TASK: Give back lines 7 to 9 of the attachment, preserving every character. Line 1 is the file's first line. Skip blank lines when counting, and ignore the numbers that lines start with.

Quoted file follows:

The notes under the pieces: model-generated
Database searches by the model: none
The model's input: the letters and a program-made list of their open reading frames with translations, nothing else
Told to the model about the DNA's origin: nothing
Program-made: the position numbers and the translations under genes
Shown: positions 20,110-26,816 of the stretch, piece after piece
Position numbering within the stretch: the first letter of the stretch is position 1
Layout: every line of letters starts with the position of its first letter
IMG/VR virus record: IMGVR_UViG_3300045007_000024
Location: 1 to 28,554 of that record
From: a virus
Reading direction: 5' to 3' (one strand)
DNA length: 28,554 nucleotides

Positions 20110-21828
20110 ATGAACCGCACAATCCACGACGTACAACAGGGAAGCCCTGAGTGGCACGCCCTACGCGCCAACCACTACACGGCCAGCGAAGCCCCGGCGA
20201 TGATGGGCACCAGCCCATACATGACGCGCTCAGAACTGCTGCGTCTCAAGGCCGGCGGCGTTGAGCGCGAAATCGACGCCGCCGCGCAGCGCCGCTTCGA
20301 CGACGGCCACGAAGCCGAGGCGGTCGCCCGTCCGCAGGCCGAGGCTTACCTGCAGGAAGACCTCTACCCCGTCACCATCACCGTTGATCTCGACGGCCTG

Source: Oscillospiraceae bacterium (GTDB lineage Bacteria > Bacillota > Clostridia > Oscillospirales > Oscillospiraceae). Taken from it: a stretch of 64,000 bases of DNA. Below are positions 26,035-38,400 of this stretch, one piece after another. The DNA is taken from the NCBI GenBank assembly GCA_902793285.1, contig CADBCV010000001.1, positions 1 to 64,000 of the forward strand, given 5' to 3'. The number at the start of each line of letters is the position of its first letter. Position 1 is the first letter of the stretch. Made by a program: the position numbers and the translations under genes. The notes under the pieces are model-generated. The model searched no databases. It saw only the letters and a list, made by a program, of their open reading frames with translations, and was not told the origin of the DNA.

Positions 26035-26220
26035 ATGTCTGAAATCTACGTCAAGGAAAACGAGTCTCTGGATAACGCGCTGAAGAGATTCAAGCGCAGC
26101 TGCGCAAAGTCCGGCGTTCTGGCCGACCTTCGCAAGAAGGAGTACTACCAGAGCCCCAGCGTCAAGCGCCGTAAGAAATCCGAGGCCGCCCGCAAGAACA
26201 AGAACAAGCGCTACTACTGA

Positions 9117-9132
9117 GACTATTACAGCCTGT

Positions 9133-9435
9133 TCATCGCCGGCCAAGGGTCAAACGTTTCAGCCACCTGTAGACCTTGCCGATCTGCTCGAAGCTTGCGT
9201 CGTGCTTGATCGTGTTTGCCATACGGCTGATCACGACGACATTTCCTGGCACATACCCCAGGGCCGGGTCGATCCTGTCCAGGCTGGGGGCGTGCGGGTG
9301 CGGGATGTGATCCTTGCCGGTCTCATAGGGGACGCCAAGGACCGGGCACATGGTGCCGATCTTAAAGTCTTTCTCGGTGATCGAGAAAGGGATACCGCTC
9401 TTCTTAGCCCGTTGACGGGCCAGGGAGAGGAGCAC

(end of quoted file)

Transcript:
Position numbering within the stretch: the first letter of the stretch is position 1
Layout: every line of letters starts with the position of its first letter
IMG/VR virus record: IMGVR_UViG_3300045007_000024